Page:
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A Quick-and-Dirty Word Count

Please Note: This article is written for users of the following Microsoft Word versions: 97, 2000, 2002, and 2003. If you are using a later version (Word 2007 or later), this tip may not work for you. For a version of this tip written specifically for later versions of Word, click here: A Quick-and-Dirty Word Count.

In other issues of WordTips you learn how you can use one of Word's fields to insert a word count in your document. Many authors, editors, and publishers adhere to the rule that you determine word count by dividing the number of characters in your document by an average word size, such as 5. Thus, if there were 24,317 characters in your document, there would be 4,863 words. You can use fields to insert this type of word count in your document in the following manner:

  1. Position the insertion point where you want the word count placed.
  2. Press Ctrl+F9 to insert a set of field braces. Make sure the insertion point remains between the braces.
  3. Press the equal sign (=).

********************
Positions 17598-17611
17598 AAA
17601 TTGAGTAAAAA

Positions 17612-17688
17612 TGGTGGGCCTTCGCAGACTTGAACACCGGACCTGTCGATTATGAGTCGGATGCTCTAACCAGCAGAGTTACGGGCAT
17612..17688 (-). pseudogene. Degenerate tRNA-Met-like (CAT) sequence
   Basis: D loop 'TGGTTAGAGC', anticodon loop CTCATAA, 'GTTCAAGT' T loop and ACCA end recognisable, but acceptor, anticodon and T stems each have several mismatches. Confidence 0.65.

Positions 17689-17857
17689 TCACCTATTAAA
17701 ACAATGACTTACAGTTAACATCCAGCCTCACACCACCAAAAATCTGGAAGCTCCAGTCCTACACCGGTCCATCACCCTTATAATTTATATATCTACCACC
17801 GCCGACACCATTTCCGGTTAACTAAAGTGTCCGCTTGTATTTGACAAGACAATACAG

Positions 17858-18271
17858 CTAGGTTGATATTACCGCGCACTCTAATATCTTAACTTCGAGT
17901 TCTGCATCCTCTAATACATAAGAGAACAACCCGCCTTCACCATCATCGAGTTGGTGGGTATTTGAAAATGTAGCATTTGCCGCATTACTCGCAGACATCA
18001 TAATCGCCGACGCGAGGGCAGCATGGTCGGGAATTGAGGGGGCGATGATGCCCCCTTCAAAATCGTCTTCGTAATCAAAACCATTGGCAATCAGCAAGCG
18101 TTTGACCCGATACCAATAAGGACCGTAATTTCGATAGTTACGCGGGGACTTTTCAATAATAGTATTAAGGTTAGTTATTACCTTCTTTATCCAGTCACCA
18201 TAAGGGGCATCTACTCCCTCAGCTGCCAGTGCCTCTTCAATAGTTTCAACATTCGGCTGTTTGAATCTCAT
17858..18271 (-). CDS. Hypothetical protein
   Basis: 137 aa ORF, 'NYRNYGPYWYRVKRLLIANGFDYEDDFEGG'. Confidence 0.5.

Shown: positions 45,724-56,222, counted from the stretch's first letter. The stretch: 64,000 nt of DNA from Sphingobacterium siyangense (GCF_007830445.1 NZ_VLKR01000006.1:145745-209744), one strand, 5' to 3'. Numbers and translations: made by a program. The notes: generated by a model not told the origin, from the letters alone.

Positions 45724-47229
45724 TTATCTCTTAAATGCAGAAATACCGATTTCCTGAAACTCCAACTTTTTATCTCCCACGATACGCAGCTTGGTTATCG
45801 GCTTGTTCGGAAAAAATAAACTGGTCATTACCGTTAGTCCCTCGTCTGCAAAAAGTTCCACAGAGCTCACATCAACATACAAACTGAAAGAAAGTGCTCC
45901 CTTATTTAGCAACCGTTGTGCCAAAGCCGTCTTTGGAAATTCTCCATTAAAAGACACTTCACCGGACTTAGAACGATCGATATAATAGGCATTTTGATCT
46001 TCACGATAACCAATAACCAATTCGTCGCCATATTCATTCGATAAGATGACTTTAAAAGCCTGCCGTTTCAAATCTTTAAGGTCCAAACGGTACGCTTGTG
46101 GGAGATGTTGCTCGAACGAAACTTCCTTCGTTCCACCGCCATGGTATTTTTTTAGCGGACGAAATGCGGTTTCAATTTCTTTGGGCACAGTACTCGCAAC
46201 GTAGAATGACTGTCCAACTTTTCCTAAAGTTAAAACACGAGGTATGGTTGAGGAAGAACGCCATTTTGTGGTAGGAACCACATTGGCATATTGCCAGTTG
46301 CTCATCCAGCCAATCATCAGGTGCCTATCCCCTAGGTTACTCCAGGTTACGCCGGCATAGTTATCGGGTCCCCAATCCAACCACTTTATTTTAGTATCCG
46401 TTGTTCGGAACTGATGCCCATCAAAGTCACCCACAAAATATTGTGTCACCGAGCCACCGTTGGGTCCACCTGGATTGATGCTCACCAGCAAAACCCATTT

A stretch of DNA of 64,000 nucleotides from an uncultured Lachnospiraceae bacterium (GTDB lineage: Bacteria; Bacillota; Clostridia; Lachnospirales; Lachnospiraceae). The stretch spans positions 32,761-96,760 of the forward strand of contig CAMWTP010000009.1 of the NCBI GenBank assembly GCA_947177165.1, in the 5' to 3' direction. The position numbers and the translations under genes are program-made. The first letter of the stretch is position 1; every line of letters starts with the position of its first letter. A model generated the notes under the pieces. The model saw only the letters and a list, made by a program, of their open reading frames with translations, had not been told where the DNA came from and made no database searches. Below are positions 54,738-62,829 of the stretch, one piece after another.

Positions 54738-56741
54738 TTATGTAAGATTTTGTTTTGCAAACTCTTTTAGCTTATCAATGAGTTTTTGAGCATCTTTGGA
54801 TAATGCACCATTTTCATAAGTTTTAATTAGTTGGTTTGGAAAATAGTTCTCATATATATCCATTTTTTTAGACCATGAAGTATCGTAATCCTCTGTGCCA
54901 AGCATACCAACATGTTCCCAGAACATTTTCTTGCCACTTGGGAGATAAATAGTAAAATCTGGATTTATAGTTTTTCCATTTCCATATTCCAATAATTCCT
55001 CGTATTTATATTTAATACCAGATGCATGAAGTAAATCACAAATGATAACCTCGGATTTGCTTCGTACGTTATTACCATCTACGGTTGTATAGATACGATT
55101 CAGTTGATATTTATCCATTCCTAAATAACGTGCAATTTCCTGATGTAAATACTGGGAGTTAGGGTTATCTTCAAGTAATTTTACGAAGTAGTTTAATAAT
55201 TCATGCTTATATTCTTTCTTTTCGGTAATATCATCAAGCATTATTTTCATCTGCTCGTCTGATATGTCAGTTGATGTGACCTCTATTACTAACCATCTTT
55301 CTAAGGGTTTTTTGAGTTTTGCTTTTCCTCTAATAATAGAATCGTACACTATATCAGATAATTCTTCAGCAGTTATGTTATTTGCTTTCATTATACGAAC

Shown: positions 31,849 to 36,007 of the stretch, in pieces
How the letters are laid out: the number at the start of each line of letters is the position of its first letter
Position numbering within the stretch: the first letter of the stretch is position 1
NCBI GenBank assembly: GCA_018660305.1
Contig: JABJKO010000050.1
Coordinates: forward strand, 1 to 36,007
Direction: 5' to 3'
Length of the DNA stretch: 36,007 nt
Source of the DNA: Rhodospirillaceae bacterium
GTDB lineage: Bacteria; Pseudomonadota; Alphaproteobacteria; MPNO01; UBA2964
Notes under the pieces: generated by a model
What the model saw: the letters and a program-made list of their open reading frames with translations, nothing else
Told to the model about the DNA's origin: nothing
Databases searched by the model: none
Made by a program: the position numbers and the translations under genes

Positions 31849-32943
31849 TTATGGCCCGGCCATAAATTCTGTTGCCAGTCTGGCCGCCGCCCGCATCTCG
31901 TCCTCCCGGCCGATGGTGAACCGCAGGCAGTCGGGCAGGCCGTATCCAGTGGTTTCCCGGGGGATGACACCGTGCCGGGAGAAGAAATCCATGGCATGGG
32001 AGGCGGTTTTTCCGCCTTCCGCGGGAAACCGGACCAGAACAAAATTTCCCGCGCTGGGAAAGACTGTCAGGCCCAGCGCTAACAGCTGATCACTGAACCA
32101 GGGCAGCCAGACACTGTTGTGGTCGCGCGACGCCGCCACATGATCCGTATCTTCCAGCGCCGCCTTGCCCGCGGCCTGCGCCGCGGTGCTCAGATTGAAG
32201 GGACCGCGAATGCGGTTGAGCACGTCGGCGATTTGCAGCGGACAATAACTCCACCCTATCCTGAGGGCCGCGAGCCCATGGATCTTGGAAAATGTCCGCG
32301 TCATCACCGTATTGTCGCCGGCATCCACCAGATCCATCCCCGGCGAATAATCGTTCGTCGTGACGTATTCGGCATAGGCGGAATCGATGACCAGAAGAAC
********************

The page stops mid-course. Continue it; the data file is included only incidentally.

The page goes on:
4. Press Ctrl+F9 to insert another set of field braces. Make sure the insertion point remains between the new braces.
  5. Type numchars.
  6. Press the right arrow twice. The insertion point should be between the two right braces.
  7. Type /5 (divided by 5). Your compound field should now look like this:
  8.      { ={ numchars }/5 }
    
  9. Press F9 to update the field.

WordTips is your source for cost-effective Microsoft Word training. (Microsoft Word is the most popular word processing software in the world.) This tip (1111) applies to Microsoft Word 97, 2000, 2002, and 2003. You can find a version of this tip for the ribbon interface of Word (Word 2007 and later) here: A Quick-and-Dirty Word Count.

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